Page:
19th September 2015 at 3:23 pm #2084AnonymousInactive
Please excuse the long story… we felt it important to get out the word..
Barb and I launched our Nauticat 44 a year ago. Prior to that, we were on the hard in Napa Ca for 3 1/2 years after purchasing her in 2011 in Florida. We trucked her there with mostly empty tanks.
After launching last year we filled both fuel tanks. We motored for a year on the port tank. Six weeks ago we decided to switch to the starboard tank to balance them out. I moved the twin three way valves to starboard mid week. Days later, we decided to run the engine for a 1/2 hour for a safety check, while we were making preparations to get underway. After 15 minutes the engine quit.
We checked the first upstream starboard Racor filter and found it was packed with silt and some water in the lower bowl. Filter area was dry. I cleaned the filter, replaced the cartridge, and primed it. We ran the engine again and after 15 minutes it stopped. The filter was empty. I primed it and it did it again. The was no additional silt or water. I figured I had broken suction somewhere in my cleaning efforts.
This was our mystery to solve what is the silt and why are we running our filters dry. On the upside, we were happy we ran the engine for a long test.
After a little research I found that the silt was algae residue. Unfortunately our local fuel polishing guy retired. We moved the fuel in and out of our tanks into 55 gallon drums while adding biocide. We equilized the tank levels and let the biocide work. We also added drain valves on the low point sumps and removed any water. Soon we will use our newly built large dual Racor filter set to polish the fuel and vacuum the tank bottom.
Their still remained the mystery of the Racor filter running dry. The double three way valve set was suspect as they were never quite dry (damp with fuel) so I replaced them with a new six port valve. We tried to pull fuel through the system and couldn’t. My friend suggested I buy a hand held “Mighty Vac”, (not the plastic version) which turned out to be a god send. It is used to pull vacuum on brake systems and bleed them. It will never leave the boat. It will speed up fuel filter changes, steering system work etc.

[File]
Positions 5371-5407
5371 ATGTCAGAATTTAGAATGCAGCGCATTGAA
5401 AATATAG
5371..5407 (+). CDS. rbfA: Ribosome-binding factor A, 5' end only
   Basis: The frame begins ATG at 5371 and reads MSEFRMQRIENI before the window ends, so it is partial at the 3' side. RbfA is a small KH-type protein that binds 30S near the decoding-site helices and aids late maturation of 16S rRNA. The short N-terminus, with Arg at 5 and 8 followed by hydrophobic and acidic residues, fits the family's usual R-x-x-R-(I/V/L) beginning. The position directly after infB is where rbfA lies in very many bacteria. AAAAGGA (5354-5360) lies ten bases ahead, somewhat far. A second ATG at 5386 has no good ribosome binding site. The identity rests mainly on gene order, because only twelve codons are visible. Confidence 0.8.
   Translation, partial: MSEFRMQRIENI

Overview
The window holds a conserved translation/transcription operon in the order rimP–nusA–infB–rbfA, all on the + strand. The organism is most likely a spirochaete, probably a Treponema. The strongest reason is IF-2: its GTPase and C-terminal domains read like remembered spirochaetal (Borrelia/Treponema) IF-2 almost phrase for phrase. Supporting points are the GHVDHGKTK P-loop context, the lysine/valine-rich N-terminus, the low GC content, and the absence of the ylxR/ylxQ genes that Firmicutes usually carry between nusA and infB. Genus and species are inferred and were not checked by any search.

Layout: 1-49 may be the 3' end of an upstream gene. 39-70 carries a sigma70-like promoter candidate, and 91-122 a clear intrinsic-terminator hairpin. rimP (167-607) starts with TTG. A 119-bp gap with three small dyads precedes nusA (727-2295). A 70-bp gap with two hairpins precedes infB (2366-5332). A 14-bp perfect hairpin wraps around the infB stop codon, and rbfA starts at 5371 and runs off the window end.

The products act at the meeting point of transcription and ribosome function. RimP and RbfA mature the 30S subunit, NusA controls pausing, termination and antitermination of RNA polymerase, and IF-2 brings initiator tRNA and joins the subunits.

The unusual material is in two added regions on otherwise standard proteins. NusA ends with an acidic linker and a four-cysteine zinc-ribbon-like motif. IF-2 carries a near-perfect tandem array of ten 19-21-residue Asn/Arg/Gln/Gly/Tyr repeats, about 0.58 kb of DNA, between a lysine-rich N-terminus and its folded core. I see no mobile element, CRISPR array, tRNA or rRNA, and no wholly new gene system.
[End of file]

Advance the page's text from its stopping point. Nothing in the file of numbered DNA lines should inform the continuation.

We changed the two inline filters on the engine as well. They were spotless so the upstream Racor did its job. We systematically checked the fuel tubing, valving and filters looking for leaks and found they all held vacuum. (all the way to the tank top) That left us with something inside the tank.
We thought the starboard suction tube might have broken or fallen off. We pulled the suction tube and at first glance it looked great. In bright light however we found hairline cracks running intermittently and offset down the full length of the brass suction tube top to bottom. I made a temporary duplicate suction tube using a new elbow fitting and soft 5/16″ copper we had on hand and installed it. The mighty vac pulled fuel through the system into the twin injection filters. The engine fired up without emptying the Racor filter. Our problem and mystery was solved, but now all four fuel suction tubes are suspect. (Eng and Gen, both tanks)
Any one of these lineal suction tube cracks could have changed the available fuel we could draw from the tank by breaking fuel line suction. Our fuel gauges could have shown a full tank when due to these suction line cracks only half or less was available.
I have never seen this type of cracking before so I took it into work and discussed it with our senior metallurgist. His determination was either sulfur or ammonia (or both) induced Stress Corrosion Cracking,(SCC) effecting the seamless brass tube where the mandrel induced stress on the brass tubing when it was manufactured. In his opinion it was those latent stress areas that cracked. Since it was around 20 to 30 years old either a replacement in kind or upgrade to CuNi would be ok. Newer fuels have less sulfur now.
We now have to change all of them as none of them can be trusted. We are using 5/16″ OD X .065″ Wall, rigid brass tubing with a Parker 1/4 MNPT X 5/16″ compression, 90 degree elbow. Tubing to be brazed at the 90 deg. ell and the crimped end. Four lateral holes are to be drilled in a pattern matching original.
So our mystery is solved. The algae didn’t come from the starboard tank (it physically couldn’t) it came from our running on the port tank. Probably the weekend we were out crashing waves seeing what she could do in higher knot winds. The algae could have come from a bad fuel stop. We should have been treating our diesel all along. We were lucky to discover the suction tube issue at the dock. The suction tubes are easy to duplicate. It should be only a days effort.
Hopefully our efforts are some help to you all.
Dave and Barb
NC 44 Babala
Richmond, CA.11th February 2018 at 4:33 pm #31448Mantas ZalatoriusParticipant
Hi, Richard, could you please post a picture of your Racor installation? What Racor model did you use? 75500MAX2?
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